The Eighth Day (called Shemini Atzeret in Hebrew) after the seven days of the Feast of Tabernacles or Booths (Sukkot) is celebrated as a wedding banquet. It looks forward to a time when there will be a celebration of the wedding of the people of God and Messiah, the Lamb. To be ready, we need to admit how unready those God is calling to that banquet are until God cleans us up.
The Eighth Day after the seven days of Sukkot is celebrated as a wedding banquet. It looks forward to a time when there will be a celebration of the wedding of the people of God and Messiah, the Lamb. To be ready, we need to admit how unready those God is calling to that banquet are until God cleans us up.
The Shabbat of the seventh day of each week is a memorial that God is the Creator [Gen. 2:2–3; Ex. 20:11] and Redeemer from bondage [Deut. 5:15] and Sanctifier [Exod. 31:13–15], or the One Who sets apart His people from the ignorant or rebellious world. One of the great last messages to the whole world is to “worship Him Who made the heaven and the earth and sea and springs of waters” (Revelation 14). Yet today, most children are learning — in school and/or from popular culture — to doubt God because His people are increasingly more afraid of appearing intellectually backward by accepting His testimony of being the Creator than being strong and standing by the only testimony that makes intellectualism possible.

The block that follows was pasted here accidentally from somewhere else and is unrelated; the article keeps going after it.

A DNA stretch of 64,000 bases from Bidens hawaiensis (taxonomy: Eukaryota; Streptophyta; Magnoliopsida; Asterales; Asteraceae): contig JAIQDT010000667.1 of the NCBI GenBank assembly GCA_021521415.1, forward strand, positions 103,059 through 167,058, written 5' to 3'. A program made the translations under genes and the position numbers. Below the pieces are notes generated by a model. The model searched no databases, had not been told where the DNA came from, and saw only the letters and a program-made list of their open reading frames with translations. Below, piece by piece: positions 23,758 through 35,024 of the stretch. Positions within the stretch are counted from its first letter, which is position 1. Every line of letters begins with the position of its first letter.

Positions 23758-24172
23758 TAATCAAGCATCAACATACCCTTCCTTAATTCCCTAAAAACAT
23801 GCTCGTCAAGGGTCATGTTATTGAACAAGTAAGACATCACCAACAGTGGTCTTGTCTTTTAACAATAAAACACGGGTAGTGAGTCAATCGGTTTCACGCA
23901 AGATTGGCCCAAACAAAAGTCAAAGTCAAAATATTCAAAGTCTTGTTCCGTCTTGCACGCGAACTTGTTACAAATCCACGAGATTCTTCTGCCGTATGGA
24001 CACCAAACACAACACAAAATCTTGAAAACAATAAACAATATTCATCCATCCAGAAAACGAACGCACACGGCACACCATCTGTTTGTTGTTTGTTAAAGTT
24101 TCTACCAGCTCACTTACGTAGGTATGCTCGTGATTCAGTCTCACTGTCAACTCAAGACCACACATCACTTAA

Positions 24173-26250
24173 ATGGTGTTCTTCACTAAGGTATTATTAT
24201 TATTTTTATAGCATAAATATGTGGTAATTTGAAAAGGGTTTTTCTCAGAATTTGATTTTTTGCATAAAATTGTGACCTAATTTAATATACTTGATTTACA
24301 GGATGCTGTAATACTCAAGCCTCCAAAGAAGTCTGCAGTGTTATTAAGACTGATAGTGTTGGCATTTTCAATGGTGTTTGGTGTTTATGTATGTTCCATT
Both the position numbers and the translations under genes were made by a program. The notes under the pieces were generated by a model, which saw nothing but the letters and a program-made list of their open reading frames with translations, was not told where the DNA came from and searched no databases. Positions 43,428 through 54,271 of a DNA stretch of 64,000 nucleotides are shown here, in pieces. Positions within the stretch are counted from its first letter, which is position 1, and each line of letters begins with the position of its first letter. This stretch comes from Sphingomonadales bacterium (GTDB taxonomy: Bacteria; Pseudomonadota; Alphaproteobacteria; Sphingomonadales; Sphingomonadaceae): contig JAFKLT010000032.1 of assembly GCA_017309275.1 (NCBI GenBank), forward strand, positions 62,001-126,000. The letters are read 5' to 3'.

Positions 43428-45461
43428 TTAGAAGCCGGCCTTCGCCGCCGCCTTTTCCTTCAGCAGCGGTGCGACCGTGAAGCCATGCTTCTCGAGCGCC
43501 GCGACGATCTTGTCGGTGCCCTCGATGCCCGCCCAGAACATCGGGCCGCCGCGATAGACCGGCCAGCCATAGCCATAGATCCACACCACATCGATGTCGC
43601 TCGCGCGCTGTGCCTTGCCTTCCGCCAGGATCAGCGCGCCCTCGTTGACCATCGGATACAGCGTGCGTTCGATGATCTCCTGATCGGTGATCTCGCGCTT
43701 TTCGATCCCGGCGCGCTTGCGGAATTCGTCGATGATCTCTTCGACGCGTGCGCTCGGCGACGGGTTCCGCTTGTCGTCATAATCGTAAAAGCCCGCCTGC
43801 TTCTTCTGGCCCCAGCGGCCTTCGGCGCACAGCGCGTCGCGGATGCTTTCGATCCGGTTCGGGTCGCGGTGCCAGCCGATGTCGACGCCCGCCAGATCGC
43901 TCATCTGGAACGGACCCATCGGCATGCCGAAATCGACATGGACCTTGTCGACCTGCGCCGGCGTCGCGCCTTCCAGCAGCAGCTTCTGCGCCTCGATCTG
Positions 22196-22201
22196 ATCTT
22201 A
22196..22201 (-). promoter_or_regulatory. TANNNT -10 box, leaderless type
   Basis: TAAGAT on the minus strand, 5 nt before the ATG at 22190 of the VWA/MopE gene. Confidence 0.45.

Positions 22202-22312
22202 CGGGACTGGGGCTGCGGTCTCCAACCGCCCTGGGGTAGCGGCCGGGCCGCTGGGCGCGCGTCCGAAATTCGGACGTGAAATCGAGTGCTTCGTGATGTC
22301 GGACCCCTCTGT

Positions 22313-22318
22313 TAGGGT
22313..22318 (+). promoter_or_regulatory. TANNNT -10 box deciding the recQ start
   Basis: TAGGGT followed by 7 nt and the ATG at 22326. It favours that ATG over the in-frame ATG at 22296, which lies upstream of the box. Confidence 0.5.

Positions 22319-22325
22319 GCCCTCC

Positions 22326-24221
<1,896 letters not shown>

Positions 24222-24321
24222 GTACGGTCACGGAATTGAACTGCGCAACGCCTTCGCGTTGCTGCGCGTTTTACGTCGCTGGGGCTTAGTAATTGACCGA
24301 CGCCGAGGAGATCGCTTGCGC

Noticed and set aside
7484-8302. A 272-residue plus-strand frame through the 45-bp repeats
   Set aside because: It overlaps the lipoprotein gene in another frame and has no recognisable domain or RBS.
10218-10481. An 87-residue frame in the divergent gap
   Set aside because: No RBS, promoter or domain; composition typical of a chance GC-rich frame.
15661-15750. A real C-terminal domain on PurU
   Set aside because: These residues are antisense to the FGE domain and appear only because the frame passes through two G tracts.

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During the Feast of Tabernacles or Booths (Sukkot in Hebrew), a long-standing ceremony has been the waving of a bundle of plants and a citrus fruit toward the four points of the compass. There is an important message for all times in what those plants symbolize.
We learn by hearing, sometimes several times before it “clicks.” When a person has an issue with a “lack of control” they may need to hear the message 53 times before they finally make a positive change in your life. We should not ignore these gifts, but become familiar with the gifts of the Spirit and to desire and use them for His people.
The language of a marriage contract, groom and bride are connected in the Bible to God’s deals with Abraham and Israel, Messiah and God’s people (believers), respectively.
The completion of the palace of king Shlomo (Solomon) and the dedication of the temple on the first day of Sukkot (Feast of Tabernacles) teaches us about the connection between the symbols of king and priest in Messiah Yeshua (Jesus).